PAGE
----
• Many sorts are interchangeable
  • High season in autumn and winter
  • Hardy vegetables often good quality in the shops

Brassicas can be divided into three main groups. There’s the kind that form a ball, i.e. red and white cabbage. There’s the kind that form long leaves from a stalk, such as green and black kale. And then there’s the kind with florets that look more like flowers than vegetables, such as broccoli and cauliflower.

Which goes with what:

Many members of the brassica family are interchangeable but the starting point is to choose light, airy varieties for salads and weightier heads for stir fries, frying and braising.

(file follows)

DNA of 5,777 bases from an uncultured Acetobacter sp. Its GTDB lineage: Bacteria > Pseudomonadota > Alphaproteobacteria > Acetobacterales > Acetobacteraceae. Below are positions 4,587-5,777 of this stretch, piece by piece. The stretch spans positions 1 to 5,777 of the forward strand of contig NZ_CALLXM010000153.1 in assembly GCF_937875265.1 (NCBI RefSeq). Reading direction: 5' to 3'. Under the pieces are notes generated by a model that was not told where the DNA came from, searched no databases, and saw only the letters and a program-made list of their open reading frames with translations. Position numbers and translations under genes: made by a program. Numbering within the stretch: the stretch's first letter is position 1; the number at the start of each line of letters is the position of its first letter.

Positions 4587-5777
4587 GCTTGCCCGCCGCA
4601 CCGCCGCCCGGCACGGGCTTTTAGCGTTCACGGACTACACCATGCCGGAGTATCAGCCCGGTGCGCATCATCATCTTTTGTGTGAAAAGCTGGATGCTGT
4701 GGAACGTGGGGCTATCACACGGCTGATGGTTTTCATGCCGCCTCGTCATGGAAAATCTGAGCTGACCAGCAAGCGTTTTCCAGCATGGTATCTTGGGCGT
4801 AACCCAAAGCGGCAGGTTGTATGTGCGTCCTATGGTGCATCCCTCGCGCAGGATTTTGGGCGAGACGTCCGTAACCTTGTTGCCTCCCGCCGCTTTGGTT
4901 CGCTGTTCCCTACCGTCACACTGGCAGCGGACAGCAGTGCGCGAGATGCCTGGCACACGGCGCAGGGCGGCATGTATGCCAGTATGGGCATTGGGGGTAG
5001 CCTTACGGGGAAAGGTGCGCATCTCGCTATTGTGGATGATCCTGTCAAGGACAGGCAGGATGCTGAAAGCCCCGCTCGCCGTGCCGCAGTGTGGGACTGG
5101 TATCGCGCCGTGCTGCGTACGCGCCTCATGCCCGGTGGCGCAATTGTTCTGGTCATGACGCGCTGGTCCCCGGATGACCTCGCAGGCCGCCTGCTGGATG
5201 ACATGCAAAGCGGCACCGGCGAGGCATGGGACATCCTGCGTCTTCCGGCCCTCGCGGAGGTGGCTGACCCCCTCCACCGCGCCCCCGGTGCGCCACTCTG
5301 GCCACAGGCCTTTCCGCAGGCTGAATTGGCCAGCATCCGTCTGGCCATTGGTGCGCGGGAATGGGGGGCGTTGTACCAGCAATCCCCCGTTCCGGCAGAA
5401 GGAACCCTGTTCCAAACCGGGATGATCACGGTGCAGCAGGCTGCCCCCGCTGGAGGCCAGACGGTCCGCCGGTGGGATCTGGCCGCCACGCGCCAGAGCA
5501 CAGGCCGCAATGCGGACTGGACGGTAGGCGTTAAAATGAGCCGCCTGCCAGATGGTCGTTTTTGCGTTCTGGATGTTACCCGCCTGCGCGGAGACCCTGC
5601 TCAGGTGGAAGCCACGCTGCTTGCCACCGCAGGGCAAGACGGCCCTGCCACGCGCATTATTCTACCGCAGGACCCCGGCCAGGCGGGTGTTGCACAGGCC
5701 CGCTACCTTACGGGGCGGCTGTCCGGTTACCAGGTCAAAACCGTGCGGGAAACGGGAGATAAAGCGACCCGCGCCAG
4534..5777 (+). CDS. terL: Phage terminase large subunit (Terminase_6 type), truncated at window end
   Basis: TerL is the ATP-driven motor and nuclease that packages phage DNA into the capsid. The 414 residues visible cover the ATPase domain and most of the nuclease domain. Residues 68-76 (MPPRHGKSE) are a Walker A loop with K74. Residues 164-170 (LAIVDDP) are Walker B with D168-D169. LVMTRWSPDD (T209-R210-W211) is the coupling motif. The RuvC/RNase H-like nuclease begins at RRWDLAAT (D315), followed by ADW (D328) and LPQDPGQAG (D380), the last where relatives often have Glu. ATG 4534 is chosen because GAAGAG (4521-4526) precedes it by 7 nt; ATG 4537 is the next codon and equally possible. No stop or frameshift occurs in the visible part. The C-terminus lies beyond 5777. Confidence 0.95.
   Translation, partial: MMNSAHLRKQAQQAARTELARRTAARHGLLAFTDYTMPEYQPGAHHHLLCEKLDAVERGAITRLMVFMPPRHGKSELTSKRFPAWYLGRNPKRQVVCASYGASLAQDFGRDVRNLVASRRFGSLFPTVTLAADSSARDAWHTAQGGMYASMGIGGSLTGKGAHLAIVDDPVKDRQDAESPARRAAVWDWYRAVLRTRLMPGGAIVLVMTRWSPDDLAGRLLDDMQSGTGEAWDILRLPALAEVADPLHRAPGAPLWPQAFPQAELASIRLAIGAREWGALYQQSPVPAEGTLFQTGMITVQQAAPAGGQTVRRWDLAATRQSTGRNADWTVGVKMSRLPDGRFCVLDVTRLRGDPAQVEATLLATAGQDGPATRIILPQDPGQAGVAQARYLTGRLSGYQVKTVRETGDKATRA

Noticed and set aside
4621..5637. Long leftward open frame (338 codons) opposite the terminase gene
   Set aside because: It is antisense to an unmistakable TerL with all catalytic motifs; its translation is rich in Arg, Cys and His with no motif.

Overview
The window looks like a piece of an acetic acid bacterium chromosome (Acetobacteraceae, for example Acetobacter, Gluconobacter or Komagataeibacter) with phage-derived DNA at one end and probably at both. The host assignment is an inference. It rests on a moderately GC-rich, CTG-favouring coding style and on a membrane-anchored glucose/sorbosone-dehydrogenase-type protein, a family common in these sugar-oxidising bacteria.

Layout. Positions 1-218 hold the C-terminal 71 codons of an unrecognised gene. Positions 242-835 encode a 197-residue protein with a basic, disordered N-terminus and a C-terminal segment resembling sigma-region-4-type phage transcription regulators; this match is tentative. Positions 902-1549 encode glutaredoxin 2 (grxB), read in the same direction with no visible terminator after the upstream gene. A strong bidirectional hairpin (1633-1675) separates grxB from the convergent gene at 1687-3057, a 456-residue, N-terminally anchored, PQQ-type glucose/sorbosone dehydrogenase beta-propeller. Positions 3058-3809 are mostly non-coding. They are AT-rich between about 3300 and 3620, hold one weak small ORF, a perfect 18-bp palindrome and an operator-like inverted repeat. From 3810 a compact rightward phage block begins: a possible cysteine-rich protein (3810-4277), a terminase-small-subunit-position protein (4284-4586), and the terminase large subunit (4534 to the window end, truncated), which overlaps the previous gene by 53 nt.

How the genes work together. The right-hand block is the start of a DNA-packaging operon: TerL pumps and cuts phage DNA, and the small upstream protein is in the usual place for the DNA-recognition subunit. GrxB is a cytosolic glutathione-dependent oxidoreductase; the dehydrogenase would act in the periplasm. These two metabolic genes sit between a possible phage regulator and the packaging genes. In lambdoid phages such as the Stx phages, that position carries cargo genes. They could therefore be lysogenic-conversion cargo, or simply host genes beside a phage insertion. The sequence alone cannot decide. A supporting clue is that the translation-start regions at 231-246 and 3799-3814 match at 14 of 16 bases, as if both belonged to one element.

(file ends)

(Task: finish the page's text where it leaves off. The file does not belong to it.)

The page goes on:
Best in the winter

Most varieties turn up in late autumn and winter, but you can also find tender summer cabbage that works well in salads.

Cabbages in fine form

Cabbages tend to be hardy, which mean they’re usually in good condition in the shops. But reject the ones where the outer leaves have gone limp. As for green kale, you don’t want it if the leaves have started to go yellow. Grey and/or discolored sections on cauliflower and broccoli are also a sure sign that they’ve been on the shelves for too long.

With the right cooking techniques, cabbage can have the same flavor intensity as a really well cooked, top quality piece of meat.
– Paul Svensson, Fotografiska and other restaurants


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